A few years back, someone asked me whether I grew my own pumpkins for the fall season. For pies, decoration, and soups. I didn’t have any in my garden, and it made me wonder why not. In theory, I could grow beautiful pumpkins and not have to bother buying an expensive Jack-O-Lantern when Halloween came around. So is it worth it to grow your own pumpkin? Does it make sense for the frugal gardener?
In most cases, growing vegetables of any kind is a great way to avoid high market prices at the grocery store. You decide how your food is grown, too, so you control whether pesticides or other potentially harmful substances are sprayed around your plants. So many vegetables are also low-maintenance and require very little room to thrive. Some crops, on the other hand, are space hoggers. Pumpkins, for instance, grow on a vine and need a lot of room. Some vined squash varieties can be trellised and grown vertically – which takes some extra care and planning – but pumpkins being so large are tough to train upward. If you plan on harvesting from your own pumpkin patch, you’d better have plenty of free space.
Pumpkins require a lot of time, too. As every frugal gardener knows, time is money. They’re not a plant that you can succession sow. They take a while to reach maturity. Of course, pumpkins aren’t the only veggie with a long growing season, but it’s something to consider.
What do you plan on using your pumpkins for? Are they just for Halloween or Thanksgiving decor? If you don’t particularly enjoy pumpkin dishes, you won’t be getting a good return on investment. If you decide to grow pumpkins, make sure to select the appropriate type for your intended use. Carving pumpkins, for instance, aren’t the same as those you might use for baking pies.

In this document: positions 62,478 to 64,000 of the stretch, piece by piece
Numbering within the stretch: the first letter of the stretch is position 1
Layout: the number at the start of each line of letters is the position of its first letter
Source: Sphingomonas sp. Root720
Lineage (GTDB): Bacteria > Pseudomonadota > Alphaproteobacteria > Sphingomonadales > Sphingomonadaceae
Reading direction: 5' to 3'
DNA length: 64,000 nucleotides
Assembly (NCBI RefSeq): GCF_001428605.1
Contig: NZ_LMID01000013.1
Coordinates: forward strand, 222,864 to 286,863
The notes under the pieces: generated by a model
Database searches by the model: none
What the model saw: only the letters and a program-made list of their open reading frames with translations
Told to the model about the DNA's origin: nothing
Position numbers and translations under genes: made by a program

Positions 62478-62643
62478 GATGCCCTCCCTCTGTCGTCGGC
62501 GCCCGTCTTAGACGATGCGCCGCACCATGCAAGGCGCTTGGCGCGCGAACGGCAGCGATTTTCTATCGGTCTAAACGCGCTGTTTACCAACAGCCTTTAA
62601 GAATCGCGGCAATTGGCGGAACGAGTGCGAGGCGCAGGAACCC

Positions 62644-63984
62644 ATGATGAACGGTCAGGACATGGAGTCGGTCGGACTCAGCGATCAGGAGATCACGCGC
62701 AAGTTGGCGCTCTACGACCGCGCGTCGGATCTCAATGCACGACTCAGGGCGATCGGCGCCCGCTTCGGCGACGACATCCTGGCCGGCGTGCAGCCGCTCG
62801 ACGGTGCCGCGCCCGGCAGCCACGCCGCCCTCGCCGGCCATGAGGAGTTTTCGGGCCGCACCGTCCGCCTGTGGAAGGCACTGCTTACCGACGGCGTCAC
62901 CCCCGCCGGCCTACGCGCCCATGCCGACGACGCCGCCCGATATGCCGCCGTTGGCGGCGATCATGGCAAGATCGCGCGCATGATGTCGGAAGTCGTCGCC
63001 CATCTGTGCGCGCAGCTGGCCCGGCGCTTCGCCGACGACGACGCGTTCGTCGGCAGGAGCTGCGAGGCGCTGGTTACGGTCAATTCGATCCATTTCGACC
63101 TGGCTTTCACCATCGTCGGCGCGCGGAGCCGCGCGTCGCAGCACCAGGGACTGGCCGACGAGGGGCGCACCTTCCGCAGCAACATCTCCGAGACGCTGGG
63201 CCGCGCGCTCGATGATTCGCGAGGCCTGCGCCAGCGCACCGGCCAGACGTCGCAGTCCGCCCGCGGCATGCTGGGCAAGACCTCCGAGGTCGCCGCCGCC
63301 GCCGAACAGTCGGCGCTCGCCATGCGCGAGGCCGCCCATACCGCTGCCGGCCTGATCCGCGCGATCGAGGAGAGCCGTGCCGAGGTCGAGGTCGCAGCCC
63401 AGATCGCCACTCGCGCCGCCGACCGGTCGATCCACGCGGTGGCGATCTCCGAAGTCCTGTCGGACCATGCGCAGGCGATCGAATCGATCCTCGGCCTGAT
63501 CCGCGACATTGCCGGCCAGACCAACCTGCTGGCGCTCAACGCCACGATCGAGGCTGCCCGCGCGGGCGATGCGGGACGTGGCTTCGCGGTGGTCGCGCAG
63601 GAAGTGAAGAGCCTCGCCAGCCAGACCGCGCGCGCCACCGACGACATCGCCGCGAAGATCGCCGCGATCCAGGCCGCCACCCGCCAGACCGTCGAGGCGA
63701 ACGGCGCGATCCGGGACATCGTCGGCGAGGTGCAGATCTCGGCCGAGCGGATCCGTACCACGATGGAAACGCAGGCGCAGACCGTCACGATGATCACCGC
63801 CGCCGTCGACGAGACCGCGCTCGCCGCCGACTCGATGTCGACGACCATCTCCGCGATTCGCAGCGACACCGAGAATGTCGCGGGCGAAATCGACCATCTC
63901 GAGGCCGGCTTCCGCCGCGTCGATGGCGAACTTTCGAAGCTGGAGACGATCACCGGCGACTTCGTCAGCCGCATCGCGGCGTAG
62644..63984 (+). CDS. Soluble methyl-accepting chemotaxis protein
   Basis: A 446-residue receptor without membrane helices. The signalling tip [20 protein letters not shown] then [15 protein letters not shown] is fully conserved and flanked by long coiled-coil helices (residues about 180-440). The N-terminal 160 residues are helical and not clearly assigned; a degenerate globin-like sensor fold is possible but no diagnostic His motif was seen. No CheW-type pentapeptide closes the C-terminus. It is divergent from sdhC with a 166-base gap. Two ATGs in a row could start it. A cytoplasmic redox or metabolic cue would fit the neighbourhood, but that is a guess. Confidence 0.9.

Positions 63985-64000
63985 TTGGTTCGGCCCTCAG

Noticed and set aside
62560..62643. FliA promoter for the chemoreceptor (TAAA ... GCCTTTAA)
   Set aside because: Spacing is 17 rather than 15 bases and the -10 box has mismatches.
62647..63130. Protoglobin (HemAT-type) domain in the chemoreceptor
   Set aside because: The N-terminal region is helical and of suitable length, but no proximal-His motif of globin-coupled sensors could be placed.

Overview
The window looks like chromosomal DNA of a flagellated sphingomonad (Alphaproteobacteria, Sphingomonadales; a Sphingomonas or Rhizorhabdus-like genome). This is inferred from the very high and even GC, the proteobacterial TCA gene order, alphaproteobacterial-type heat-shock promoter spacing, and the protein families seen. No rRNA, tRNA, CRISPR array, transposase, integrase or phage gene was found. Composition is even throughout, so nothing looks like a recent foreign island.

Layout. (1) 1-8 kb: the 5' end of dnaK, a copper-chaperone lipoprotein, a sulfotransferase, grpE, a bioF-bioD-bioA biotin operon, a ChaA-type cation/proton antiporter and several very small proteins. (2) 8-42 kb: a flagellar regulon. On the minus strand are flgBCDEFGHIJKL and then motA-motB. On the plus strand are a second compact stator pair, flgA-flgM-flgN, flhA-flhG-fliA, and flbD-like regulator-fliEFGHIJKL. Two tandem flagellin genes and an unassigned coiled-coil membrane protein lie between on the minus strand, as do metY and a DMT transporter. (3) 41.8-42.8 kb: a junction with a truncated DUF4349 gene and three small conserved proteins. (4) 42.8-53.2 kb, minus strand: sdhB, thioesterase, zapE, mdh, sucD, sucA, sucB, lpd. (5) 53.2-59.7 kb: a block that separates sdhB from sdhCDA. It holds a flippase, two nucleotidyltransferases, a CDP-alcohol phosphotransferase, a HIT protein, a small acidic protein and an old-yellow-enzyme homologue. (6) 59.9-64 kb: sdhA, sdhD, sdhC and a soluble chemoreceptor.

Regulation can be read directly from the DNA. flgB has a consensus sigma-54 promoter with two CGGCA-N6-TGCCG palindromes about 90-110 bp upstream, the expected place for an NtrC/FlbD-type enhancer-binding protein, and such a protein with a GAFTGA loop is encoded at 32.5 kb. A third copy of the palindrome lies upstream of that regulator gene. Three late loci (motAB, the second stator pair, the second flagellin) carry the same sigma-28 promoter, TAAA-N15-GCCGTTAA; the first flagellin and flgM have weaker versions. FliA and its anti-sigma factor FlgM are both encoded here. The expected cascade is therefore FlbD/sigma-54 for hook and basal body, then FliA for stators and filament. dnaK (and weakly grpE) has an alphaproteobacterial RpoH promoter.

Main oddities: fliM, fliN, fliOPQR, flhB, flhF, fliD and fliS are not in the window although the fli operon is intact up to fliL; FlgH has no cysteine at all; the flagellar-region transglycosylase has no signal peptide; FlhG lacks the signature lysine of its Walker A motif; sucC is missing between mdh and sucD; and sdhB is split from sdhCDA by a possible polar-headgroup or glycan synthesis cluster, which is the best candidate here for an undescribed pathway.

While pumpkins inevitably require space and patience to grow, I don’t want to discourage anyone from experimenting. As with any plant, all it takes is a single seed. If you’re unsure whether you’ll cook with pumpkin, have enough room, or are willing to wait to enjoy the fruits of your labor, it doesn’t hurt to give it a try. Pumpkins are relatively low-maintenance and grow well when direct-sown. Not willing to dedicate space to a pumpkin patch? Try a miniature variety. They’re usually prolific, and you won’t have to contend with behemoth fruits swallowing up your garden.
I still haven’t tried growing these orange globes in my garden. I’m often impatient and ever short on space. But I am curious and always willing to experiment. I received a bonus seed packet in a recent seed order and what do you know? It was for pumpkins! I think I may be making room for my very own pumpkin patch next year!
Steph Coelho is a freelance writer gardening in zone 5b. She is a certified Square Foot Gardener and has taught various garden-related workshops. When she’s not digging in the dirt or writing, she’s cooking up fresh produce, running, or listening to her favorite podcasts.